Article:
Regarding the article “More U.S. patients to have easy, free access to doctor’s notes,” as a health researcher and public health advocate, I am thrilled that providers will be required to share their notes with patients. When patients know what their doctors say about them, they are more engaged in and satisfied with their care.
To the extent these notes are ever made broadly available to researchers in a de-identified manner, the possibilities are endless. Researchers could use natural language processing and other analytic methods to assess new dimensions of the patient/clinician relationship and associated clinical outcomes.
But to be clear, there is nothing easy about this change. In as much as this development could be a boon for patient agency and offer interesting research pathways, there are many land mines. In the analytics field we often see data-rich, information-poor environments, or scenarios where organizations possess ample data without background, sense of accuracy or uniformity. Without careful context and consistent data-collection protocols, data can be meaningless or, even worse, misleading.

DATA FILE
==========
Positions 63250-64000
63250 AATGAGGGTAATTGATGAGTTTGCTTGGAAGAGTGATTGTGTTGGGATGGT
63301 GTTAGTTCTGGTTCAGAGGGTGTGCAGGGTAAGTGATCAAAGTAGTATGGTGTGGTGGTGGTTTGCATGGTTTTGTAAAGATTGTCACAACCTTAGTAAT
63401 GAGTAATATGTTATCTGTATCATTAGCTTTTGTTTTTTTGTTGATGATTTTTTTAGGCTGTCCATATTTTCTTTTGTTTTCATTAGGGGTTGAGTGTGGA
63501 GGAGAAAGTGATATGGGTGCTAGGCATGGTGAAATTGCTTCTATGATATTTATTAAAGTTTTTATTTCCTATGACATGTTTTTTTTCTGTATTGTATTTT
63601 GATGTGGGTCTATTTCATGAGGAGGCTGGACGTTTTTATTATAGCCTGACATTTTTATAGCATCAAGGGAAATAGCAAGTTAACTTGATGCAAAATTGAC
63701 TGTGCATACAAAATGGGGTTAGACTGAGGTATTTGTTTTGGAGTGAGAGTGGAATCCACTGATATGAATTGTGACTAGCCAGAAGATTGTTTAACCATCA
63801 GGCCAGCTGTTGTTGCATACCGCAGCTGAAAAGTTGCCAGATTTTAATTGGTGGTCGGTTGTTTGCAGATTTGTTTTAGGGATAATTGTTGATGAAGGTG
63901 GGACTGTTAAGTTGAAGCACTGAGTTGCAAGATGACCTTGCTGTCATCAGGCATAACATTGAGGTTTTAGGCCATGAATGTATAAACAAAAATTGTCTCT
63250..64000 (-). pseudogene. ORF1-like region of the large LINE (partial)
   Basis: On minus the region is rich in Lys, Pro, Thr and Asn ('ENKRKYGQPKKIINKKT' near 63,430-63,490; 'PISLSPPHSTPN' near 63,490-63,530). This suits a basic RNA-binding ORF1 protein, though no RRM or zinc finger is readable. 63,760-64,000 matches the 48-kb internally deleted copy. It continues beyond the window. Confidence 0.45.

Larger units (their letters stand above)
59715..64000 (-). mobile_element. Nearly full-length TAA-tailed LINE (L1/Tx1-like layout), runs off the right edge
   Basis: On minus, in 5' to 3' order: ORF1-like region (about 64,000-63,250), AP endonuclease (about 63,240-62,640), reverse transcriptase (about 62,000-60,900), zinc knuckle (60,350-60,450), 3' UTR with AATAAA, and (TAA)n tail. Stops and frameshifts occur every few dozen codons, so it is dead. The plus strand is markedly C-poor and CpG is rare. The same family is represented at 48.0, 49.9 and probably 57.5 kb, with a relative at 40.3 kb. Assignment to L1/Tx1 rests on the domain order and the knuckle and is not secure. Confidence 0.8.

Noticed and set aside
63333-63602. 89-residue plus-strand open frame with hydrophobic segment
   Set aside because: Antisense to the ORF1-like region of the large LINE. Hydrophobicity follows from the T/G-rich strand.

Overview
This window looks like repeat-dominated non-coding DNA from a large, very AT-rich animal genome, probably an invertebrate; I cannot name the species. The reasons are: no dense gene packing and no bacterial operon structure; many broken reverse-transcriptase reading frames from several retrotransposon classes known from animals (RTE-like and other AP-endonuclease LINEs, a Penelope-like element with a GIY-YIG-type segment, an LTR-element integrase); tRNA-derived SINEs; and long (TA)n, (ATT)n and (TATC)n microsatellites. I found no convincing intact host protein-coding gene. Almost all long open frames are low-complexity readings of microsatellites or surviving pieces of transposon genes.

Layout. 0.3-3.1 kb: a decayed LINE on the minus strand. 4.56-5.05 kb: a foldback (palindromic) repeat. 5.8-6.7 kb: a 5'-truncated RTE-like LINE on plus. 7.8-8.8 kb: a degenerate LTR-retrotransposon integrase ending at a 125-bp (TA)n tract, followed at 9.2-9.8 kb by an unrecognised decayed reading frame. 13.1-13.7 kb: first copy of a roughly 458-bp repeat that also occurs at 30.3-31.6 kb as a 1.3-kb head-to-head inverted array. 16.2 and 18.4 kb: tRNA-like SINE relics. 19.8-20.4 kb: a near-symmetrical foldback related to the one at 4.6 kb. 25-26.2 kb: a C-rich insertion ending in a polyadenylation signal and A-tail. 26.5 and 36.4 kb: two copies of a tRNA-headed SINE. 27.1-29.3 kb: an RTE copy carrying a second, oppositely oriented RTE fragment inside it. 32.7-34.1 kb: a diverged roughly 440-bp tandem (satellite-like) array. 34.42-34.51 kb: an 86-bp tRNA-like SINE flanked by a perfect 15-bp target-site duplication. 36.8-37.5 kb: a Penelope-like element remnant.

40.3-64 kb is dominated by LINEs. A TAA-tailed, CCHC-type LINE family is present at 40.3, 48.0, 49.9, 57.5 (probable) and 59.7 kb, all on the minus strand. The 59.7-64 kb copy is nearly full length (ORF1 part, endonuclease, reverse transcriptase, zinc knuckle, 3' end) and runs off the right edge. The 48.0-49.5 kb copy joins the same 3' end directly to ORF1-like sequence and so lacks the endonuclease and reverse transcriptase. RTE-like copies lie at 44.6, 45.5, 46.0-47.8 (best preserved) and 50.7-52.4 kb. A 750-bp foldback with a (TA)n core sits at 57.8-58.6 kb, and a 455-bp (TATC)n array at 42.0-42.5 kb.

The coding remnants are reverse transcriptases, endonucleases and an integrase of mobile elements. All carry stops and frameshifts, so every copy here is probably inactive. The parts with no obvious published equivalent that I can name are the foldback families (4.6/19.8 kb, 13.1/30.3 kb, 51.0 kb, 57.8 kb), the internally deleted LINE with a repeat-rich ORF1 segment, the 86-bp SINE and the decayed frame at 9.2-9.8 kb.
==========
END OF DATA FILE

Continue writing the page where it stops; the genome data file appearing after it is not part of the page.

Whenever we undertake a new research project, we must develop a data dictionary to know what we are looking at and how it was developed. As clinician notes become more broadly accessible, it is incumbent upon healthcare organizations to ensure that patients are not simply sent an electronic link to notes, but are armed with easy access to data dictionaries and, ideally, resources and contacts to ask questions.
Even better, enable patients to record their own observations in the notes. The work led through the Open Notes movement is a great place to start to ensure that patients have knowledge and information, not just data.
Jessica Steier, DrPH
Vital Statistics Consulting